Thomas Jefferson Papers

From Thomas Jefferson to John Banister, 26 January 1786

To John Banister

Paris Jan. 26. 1786.

Dear Sir

The inclosed letters will so fully explain their object that I need not say a word on that subject. You will perceive that Messrs. Dangirard and De Vernon have great cause to complain of the invincible silence of Messrs. Marck, nephew, & co. A person who has done me many friendly offices has asked my endeavors to procure information what can be the cause of this silence. I take the liberty of having recourse to your friendly offices, and will ask the favor of you to write me a full state of the nature of the business in which these gentlemen are concerned, their credit, their supposed stock in trade, and whatever else you may think interesting to Messrs. Dangirard and De Vernon to know; and if circumstances render it prudent I would wish that you could know from Marck, nephew & co. themselves the reason of their silence and whether they will give you a letter of explanation to be forwarded thro me. Pardon all this trouble; the world cannot go on without these mutual helps to one another.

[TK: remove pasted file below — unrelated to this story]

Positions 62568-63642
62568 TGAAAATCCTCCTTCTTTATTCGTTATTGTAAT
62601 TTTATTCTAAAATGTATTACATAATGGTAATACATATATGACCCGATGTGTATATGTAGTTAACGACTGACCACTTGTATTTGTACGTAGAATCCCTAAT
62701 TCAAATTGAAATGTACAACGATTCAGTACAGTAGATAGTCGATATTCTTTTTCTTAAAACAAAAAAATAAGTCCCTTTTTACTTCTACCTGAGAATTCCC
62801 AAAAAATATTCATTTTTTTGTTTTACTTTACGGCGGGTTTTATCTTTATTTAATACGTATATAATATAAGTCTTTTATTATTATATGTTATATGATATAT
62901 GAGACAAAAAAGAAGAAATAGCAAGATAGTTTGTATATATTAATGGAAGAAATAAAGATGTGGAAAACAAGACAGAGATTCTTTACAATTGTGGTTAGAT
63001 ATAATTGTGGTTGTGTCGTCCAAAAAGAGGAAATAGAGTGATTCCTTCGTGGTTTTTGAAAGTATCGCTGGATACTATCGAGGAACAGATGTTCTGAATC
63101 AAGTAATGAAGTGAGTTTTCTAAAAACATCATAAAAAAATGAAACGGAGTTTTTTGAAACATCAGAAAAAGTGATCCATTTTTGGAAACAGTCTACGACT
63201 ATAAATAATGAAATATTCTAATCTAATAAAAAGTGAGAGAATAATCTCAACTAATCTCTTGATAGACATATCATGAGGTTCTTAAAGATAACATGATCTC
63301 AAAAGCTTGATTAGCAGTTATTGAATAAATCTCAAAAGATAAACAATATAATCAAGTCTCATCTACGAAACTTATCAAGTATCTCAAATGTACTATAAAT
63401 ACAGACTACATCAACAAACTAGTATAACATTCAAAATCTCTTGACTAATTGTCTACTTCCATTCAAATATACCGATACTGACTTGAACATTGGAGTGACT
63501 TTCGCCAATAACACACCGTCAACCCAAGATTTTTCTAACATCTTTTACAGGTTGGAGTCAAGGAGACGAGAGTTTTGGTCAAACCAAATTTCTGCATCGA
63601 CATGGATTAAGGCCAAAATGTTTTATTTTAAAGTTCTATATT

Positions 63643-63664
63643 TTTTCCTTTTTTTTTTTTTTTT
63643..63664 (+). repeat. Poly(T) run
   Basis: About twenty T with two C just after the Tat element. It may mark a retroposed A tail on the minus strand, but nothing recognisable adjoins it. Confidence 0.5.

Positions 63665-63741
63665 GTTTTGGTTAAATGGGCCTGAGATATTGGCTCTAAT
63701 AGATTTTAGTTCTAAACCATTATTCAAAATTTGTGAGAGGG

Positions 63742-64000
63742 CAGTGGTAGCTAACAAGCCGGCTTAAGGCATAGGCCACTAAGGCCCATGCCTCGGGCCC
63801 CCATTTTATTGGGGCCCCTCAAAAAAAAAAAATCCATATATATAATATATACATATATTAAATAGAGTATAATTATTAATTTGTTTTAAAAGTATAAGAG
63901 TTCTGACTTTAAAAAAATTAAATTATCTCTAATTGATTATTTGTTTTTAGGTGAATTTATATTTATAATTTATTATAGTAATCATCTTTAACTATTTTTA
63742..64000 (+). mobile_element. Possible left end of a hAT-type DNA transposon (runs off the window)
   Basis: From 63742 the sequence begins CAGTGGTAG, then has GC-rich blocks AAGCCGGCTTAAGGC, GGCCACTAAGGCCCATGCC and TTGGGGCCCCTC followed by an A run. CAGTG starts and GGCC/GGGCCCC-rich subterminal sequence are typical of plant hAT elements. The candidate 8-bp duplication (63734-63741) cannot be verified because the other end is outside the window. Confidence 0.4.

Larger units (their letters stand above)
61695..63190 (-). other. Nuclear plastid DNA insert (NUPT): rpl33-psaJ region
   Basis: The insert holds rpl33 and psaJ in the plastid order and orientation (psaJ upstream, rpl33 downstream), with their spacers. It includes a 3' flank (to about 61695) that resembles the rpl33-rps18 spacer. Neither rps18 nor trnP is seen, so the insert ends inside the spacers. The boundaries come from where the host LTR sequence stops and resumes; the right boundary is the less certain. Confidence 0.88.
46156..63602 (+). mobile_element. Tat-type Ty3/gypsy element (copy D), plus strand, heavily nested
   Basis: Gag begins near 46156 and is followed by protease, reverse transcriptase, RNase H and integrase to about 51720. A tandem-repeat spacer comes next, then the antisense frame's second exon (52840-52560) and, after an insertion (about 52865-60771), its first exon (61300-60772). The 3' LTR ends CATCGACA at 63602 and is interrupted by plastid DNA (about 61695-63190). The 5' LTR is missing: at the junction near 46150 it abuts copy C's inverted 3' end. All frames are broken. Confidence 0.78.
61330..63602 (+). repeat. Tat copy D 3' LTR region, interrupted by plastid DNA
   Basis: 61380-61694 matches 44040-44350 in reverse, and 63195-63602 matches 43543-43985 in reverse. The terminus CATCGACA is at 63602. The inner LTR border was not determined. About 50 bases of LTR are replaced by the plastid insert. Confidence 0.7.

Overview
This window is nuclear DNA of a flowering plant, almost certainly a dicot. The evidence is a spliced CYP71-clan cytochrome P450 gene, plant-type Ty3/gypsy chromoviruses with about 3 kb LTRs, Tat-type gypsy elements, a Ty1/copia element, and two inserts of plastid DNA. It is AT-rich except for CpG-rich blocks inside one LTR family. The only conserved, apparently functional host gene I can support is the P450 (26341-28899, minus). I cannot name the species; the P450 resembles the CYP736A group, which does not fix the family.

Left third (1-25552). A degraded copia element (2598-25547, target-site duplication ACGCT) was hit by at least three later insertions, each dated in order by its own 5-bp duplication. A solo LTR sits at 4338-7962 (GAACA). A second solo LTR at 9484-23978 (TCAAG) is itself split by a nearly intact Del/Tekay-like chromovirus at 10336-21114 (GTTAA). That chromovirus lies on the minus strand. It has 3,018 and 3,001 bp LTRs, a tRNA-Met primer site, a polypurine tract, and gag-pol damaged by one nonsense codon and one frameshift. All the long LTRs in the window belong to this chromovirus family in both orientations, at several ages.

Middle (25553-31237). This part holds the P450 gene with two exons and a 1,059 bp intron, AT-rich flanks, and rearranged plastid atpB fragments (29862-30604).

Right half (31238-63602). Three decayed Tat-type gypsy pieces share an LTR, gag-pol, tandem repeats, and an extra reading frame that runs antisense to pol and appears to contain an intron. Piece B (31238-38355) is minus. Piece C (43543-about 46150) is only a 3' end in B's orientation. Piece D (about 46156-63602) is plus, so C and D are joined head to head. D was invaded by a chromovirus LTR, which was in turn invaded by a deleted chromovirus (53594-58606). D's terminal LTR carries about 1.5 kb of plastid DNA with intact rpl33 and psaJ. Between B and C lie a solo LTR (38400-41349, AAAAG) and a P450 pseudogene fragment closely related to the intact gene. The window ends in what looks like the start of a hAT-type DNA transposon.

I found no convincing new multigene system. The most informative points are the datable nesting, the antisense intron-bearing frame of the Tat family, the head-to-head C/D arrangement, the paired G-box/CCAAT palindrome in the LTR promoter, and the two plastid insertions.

Two young gentlemen who went from here in November for Italy, expected your son would accompany them. As I have never received a letter from him since, I have taken for granted he had done so. I am sure his health is in a good way or I should have heard the contrary either from him or them. Present my affectionate respects to Mrs. Bannister and be assured of the esteem with which I am Dear Sir your friend & servant,

Th: Jefferson

PrC (DLC). Noted in SJL as sent “by Ezra Bates.” The enclosed letters have not been identified; but see TJ to Banister, 6 May 1786; Banister to TJ, 12 May 1786; and exchange of letters between TJ and Dangirard and De Vernon, 17 and 25 Aug. 1786. TJ spelled the firm name of Marck, Nephew & Co. in various ways, but this was evidently the correct form of it (see advertisement in Va. Gaz. and Independent Chronicle, 12 June 1784).

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